12 Charts For Nielsen's “Tops of 2022” Lists (2024)

At the end of January, Nielsen rolled out their annual “Streaming Unwrapped” report, which consisted of three top fifteen lists for Originals, Acquired and Films, respectively, calculating ALL viewing across streaming for ALL of 2022. Not just the weekly numbers we see, but the top performing shows and films by TOTAL viewing across the entire year.

You probably saw the lists, and indeed in my “Winners and Losers of 2022” series, I included two of those charts. The one worry I had was that I sort of just dropped these charts on you, didn’t I? I didn’t dig into the data, explain what it was, find some insights, and most importantly, dive just a touch deeper than everyone else.

So you know what? Let’s go a bit deeper today. I want to provide some data cuts you haven’t seen (revealing some trends in the Nielsen data), but not in a super long article.

So stay tuned for twelve charts to explain the top shows and films of 2022, according to Nielsen.

(Today’s article is free for all subscribers. If you value these deep data dives, please consider subscribing. These are the sorts of data cuts that require tons of data collection, database management, and so on, all of which takes a lot of time. I only have that time because of the support of my subscribers. Thank you to them all.

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Original TV

First, here’s the list of “Top Fifteen Original Series by Total Viewing” for all of 2022:

12 Charts For Nielsen's “Tops of 2022” Lists (1)

Here’s how that list compares over time:1

12 Charts For Nielsen's “Tops of 2022” Lists (2)

Some quick thoughts:

  • My article on the “logarithmic distribution of returns” remains one of my most important articles, period. Everyone needs to read and understand the concept that when hits “hit”, they aren’t a bit bigger, but multiples bigger than everything else.2 Like Stranger Things or Wednesday this year. These are only the top fifteen shows on all streaming, and the biggest hit is still 5.5 times larger than the fifteenth most popular show this year!

  • Yes, Netflix’s dominates these charts. Interestingly, Disney+ had a bit of a down year, since it didn’t get any of its weekly series onto the charts in 2022. The Mandalorian is probably its best shot this year, since it comes out early. Prime Video also had two titles make the charts, a first for them.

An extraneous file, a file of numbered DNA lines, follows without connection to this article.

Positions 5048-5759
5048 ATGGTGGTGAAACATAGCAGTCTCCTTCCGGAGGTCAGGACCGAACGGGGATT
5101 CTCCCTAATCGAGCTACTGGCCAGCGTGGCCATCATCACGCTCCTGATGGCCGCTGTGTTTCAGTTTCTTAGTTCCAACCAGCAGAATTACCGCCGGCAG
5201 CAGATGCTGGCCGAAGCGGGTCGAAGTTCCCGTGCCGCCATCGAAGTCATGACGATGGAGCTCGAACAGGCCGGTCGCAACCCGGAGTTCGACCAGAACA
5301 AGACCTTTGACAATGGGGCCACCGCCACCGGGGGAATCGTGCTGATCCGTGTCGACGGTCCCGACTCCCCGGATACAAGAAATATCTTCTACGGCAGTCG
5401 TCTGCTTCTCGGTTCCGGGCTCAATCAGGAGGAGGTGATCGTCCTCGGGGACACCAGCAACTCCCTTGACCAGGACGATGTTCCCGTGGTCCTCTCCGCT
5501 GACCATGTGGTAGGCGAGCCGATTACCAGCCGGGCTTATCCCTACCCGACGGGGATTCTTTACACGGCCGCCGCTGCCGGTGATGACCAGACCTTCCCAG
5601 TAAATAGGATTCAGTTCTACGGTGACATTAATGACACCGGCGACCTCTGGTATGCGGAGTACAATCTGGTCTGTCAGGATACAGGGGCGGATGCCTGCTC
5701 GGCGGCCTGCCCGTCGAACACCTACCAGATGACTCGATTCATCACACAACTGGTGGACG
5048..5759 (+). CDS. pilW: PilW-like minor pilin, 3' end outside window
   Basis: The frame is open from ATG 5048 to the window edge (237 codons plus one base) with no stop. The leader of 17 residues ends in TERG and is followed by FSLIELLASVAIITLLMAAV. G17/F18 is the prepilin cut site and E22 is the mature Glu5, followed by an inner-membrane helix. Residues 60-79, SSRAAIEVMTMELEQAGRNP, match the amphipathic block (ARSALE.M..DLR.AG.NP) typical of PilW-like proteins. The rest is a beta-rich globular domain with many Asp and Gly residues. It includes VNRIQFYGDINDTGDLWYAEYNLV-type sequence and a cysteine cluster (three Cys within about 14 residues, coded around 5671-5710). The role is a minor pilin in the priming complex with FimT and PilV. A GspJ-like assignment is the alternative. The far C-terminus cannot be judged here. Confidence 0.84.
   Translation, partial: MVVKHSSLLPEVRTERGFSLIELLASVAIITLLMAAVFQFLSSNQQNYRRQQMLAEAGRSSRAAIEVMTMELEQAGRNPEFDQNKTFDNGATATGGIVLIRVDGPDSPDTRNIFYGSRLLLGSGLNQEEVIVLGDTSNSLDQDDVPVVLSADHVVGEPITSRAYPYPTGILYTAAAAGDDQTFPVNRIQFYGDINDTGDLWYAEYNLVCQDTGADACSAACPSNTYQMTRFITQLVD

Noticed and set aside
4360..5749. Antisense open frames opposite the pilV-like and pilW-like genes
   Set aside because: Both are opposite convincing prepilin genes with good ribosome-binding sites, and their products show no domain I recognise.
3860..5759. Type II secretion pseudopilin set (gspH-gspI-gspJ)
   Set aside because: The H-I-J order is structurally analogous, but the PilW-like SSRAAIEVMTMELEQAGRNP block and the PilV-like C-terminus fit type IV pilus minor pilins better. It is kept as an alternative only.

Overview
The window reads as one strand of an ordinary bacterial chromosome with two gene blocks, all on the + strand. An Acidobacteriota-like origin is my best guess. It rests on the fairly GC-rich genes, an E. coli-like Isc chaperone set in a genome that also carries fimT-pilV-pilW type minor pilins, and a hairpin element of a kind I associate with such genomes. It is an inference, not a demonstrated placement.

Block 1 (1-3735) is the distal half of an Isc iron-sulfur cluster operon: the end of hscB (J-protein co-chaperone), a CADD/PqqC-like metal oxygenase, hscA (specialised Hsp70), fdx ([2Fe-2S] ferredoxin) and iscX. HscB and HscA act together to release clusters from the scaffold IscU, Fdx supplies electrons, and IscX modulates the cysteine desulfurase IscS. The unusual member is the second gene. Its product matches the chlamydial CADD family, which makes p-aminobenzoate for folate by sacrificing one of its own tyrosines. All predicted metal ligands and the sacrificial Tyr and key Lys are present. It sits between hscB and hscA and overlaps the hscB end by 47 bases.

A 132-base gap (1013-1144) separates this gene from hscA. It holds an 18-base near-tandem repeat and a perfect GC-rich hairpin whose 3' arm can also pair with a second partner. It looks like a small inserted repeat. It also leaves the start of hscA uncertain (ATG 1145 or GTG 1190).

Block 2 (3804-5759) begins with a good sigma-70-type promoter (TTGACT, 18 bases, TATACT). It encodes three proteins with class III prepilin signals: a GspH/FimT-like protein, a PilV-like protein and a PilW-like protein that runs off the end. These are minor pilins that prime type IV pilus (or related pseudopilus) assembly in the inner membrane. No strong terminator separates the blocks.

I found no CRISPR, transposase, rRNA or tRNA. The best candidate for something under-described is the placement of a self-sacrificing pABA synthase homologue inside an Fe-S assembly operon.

• Speaking of early, there’s definitely a bias to this list as well, which is that shows that come out earlier in the year have more time to accumulate viewership. All data has a bias and that’s this look’s bias. (Though I am thankful to get it! More data is better data!)

The other bias with those two previous charts is they focus on “originals”, which really mean “first-run” series. And we focus on the shows, usually by color-coding where they streamed first, which naturally emphasizes Netflix’s strength. But too often we assume this means Netflix “owns” or produced all that stuff. But as I’ve written before, producing originals and owning originals is not the same thing.

Here's Netflix's top 2022 titles, divided by whether they own the shows outright or not:

12 Charts For Nielsen's “Tops of 2022” Lists (3)

Here’s the ownership of their original series on Netflix for the last three years, by owner:

12 Charts For Nielsen's “Tops of 2022” Lists (4)

Some quick thoughts:

  • This last chart is great news for Netflix, of course, as it shows how they do make more and more of their own Originals. Of course, some of it could be pandemic related, since the chart starts in 2020, and most streamers had to stop production on Originals due to the virus. But some is also having a lot of 2022 hits that they own outright (Stranger Things, Dahmer, Bridgerton, Inventing Anna, The Watcher).

  • Also interesting: of those five big, big shows they own, four came from their mega-overall deals with Shonda Rhimes and Ryan Murphy.